“A strong reduction in testosterone levels during the first year of androgen deprivation therapy (ADT) correlates with an improved survival in prostate cancer patients undergoing treatment for biochemical failure.
“Men with prostate cancer who had testosterone levels ≤ 0.7 nmol/L had significantly longer survival and longer time to hormone resistance compared with men with higher testosterone levels (P = .015 and P = .02, respectively). Men who had testosterone levels consistently > 0.7 nmol/L had a greater risk of dying from their prostate cancer compared with men with lower hormone levels.
“Those whose testosterone levels increased to ≥ 1.7 nmol/L developed castration resistance more quickly, compared with men whose hormone levels remained steadily ≤ 0.7 nmol/L.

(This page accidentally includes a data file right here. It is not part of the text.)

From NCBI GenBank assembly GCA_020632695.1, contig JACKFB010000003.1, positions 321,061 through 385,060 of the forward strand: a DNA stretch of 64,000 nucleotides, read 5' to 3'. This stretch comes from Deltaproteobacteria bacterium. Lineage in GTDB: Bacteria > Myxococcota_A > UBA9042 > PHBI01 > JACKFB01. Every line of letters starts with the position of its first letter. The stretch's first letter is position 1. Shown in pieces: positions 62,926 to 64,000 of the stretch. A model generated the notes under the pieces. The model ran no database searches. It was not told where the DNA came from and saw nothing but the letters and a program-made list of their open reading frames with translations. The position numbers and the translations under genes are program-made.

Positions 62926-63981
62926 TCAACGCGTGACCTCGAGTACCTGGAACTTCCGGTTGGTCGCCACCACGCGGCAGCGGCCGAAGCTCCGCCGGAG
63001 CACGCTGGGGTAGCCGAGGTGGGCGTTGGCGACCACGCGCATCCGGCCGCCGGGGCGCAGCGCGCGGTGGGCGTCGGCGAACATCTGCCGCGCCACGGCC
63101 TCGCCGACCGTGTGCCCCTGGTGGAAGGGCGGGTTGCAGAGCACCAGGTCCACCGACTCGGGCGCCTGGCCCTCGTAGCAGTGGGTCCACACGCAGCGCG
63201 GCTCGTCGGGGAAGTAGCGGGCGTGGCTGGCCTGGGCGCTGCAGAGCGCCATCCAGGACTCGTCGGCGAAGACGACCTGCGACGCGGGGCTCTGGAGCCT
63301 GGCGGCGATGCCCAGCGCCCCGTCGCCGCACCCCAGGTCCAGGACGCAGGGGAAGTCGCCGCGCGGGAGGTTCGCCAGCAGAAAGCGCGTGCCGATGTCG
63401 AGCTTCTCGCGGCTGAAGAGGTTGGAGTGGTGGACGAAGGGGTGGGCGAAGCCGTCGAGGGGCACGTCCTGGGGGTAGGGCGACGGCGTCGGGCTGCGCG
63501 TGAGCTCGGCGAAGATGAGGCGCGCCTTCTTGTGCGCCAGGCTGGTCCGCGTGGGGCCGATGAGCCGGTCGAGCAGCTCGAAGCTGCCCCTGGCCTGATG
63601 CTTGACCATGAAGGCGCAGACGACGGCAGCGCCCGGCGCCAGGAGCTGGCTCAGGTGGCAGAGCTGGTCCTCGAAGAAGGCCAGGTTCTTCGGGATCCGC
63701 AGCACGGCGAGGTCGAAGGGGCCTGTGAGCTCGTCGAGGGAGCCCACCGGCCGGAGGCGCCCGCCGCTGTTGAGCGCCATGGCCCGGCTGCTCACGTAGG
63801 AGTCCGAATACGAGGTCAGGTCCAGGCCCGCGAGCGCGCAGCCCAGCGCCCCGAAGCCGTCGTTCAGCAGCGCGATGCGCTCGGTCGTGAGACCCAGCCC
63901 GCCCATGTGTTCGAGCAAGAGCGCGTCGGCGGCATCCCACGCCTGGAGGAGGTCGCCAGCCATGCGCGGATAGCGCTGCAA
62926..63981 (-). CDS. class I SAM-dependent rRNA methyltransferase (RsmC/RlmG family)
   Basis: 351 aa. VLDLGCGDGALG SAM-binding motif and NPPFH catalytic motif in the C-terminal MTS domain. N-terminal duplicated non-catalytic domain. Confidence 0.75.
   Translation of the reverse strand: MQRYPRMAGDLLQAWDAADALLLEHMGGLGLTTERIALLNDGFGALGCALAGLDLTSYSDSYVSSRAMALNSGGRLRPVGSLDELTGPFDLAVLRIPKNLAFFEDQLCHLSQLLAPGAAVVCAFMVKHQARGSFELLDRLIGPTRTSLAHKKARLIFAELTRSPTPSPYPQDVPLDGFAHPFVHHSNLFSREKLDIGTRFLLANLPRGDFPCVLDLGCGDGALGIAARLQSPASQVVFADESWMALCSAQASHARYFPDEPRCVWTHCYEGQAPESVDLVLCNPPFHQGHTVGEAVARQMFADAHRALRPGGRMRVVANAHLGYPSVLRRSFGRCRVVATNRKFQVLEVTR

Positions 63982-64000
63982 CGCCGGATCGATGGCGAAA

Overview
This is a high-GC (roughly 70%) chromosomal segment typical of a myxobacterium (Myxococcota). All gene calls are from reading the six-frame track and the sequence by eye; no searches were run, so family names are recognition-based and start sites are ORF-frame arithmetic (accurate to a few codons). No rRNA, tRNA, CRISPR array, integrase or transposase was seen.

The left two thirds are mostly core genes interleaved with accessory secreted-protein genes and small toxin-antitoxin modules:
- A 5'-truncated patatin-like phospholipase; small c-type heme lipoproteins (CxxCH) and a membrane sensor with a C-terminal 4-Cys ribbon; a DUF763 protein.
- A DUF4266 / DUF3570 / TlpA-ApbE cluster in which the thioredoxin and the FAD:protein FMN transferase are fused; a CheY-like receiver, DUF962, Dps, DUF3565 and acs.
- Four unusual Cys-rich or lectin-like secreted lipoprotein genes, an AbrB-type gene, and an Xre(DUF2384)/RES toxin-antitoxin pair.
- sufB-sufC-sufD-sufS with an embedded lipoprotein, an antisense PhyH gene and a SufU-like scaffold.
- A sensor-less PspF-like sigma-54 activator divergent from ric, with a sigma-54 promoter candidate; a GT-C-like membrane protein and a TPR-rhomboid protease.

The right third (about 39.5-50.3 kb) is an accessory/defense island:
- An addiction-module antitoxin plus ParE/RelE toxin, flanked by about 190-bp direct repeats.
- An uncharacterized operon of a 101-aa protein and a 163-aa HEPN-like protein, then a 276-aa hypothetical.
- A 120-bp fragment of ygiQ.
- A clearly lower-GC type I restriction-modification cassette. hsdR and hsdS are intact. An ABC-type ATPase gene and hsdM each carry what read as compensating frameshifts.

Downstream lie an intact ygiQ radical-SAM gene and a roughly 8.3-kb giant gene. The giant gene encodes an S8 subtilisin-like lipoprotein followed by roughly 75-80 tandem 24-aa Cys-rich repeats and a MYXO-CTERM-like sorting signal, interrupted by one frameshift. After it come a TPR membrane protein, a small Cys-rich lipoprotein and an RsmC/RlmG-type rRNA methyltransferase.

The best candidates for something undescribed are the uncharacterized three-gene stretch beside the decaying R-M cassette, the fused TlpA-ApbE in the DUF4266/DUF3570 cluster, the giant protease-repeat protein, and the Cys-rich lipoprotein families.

“The current analysis led by Laurence Klotz, MD, of Sunnybrook Health Sciences Centre at the University of Toronto, and colleagues analyzed the prospectively collected testosterone levels and clinical outcomes of the 1,386 men enrolled in the phase III PR-7 trial, which randomized men with biochemically recurrent prostate cancer after primary local therapy to receive either continuous (n = 696) or intermittent (n = 690) ADT…
“But, the editorial authors believe that caution is warranted in interpreting these post hoc results because ‘the primary analysis of the PR-7 study showed that intermittent hormone therapy was non-inferior to continuous therapy with respect to overall survival.’ Therefore, the importance of the further manipulation of testosterone levels in prostate cancer patients after ADT is still unclear. They also point to an ongoing trial, the SWOG-S1216 trial, which is currently evaluating the role of deeper testosterone suppression. ‘Until these or similar results are available, we should not recommend deeper androgen suppression in the first-line setting for men with (metastatic or nonmetastatic) hormone-sensitive prostate cancer,’ concluded Suzman and Antonarakis.”